The Curious Case of Copycat Brand Names in India


Recently, the Delhi High Court permanently banned a Bengaluru-based cake shop from using the name “Facebake”, “Facecake” or any other Facebook trademarks for its products and services. The order was the result of a lawsuit filed by Meta Platforms, owner of Facebook.

“Facebake” also used the same blue-on-white font and color scheme popularized by the social media giant.



Brands fiercely guard their unique identity as it is crucial to protect their market share.

In a trademark infringement suit filed by BMW, the Delhi High Court in 2020 granted an interim injunction restraining an e-rickshaw manufacturer from using the trademark ‘DMW’.

In the Starbucks Corporation v Sardarbuksh Coffee case, the Delhi High Court in 2018 granted interim relief in favor of Starbucks and ordered the defendant to use the name “Sardarji-Bakhsh” for their 20 new outlets until at the final hearing. The end result was that the defendant had to change the name of all its outlets to “Sardarji-Bakhsh Coffee & Co”.

Talk to Trade standard, Sandeep Goyal, Managing Director, Rediffusion says brand names use words that are not the sole source of the problem. A unique design, logo and color combination is the only way out, he says. Artificially created words lead to stronger intellectual property.

A brand name and logo are legally called trademarks. A trademark denotes the distinctiveness and integrity of a business. For the consumer, it also acts as a source identifier for brand offerings.

If a mark is well known, no other entity may register or use an identical or confusingly similar mark for any type of goods or services without the permission of the original owner.

The registration of a mark or even its use, with or without registration, gives the owner of the mark certain rights. Thereafter, no other entity may register or use an identical or confusingly similar mark for identical or similar offerings, unless authorized by the original owner.

The Trademarks Act 1999 is the law that protects trademarks in India. It lays down the rules for registering, protecting and sanctioning counterfeit trademarks. The misuse of trademarks on several e-commerce portals has seen companies at all levels fiercely protect their intellectual property rights, especially trademarks.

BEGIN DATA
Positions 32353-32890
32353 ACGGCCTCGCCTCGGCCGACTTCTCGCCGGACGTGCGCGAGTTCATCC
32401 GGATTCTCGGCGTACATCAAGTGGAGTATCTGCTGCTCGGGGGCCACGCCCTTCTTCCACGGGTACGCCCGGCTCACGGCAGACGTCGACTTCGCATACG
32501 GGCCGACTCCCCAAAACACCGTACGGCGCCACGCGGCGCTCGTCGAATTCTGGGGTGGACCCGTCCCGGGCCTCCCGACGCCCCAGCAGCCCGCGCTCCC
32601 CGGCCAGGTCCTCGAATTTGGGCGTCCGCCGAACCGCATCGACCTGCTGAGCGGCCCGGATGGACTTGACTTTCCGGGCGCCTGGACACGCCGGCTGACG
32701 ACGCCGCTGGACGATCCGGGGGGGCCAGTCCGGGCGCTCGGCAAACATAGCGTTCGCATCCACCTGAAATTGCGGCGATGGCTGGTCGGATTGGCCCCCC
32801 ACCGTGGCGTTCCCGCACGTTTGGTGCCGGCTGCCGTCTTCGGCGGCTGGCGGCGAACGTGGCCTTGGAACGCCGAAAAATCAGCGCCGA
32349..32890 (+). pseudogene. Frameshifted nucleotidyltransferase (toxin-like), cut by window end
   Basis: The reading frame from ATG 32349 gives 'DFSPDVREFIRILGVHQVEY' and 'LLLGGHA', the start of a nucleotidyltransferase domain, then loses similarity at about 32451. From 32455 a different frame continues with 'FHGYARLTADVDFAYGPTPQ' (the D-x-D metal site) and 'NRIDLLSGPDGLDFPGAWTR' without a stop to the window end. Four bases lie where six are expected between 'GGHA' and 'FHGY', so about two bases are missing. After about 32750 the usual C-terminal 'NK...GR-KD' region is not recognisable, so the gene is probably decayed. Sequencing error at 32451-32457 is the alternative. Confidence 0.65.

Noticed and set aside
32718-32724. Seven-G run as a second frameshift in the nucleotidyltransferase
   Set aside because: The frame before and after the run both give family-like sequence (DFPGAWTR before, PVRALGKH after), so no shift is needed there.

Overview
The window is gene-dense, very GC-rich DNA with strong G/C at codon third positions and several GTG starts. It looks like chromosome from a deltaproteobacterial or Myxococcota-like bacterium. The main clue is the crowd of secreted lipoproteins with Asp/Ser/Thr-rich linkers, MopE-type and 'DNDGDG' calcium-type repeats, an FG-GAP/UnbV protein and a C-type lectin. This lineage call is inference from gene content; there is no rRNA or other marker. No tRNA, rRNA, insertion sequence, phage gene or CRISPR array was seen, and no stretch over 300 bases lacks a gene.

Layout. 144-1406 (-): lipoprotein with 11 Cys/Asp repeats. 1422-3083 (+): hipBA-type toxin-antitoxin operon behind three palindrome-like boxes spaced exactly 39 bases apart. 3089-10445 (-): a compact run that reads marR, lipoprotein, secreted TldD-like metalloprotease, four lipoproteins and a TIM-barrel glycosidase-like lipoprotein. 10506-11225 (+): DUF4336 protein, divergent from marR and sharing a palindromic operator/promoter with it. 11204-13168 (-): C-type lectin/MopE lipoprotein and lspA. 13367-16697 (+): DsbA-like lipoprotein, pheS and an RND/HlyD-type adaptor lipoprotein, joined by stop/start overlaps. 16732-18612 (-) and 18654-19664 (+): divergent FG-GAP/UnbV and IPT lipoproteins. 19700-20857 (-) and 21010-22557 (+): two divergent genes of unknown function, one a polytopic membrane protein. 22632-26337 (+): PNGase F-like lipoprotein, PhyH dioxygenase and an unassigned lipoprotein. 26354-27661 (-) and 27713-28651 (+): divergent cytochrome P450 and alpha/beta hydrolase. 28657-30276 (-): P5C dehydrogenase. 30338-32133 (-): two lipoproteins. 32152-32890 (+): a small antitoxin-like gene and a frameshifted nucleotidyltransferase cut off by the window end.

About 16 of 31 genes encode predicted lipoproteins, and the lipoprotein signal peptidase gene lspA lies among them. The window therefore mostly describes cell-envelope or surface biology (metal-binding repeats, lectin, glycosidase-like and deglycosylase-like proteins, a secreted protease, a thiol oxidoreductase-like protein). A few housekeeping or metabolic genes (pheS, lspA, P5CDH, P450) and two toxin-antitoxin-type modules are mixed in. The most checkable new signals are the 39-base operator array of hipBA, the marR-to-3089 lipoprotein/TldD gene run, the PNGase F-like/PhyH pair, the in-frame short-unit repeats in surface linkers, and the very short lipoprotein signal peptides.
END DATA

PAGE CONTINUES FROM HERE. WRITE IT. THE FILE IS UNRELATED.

One result has been that the total number of cases to be tried in any given year under the Trade Marks Act 1999 has increased at a rapid rate since 2016. However, as an indication of the difficulty of this area for companies and courts, the waiting percentage has averaged over 95 between 2016 and 2020.

According to Nishad Nadkarni, Partner, Khaitan & Co, most trademark battles end at the interlocutory stage. Courts are quick to grant interlocutory injunctions, he says. The Commercial Courts Act treats intellectual property disputes as commercial disputes. A fast-track mechanism has been put in place under the statute, he said.

However, Burger King and Burger Singh coexist peacefully. Many pizzerias with similar names also exist in the same space. Legal experts say that’s because terms like “hamburger” are broad and can’t be associated with a single brand.

The Office of the US Trade Representative recently stated in a report that India remains one of the toughest major economies when it comes to intellectual property protection and enforcement. This can prove to be a major obstacle.

A business must create brand recognition and value to thrive in a competitive market. This is achieved by means of trademarks. If India wants its companies to invest there, regulators need to ensure that their hard-earned intellectual property is protected.


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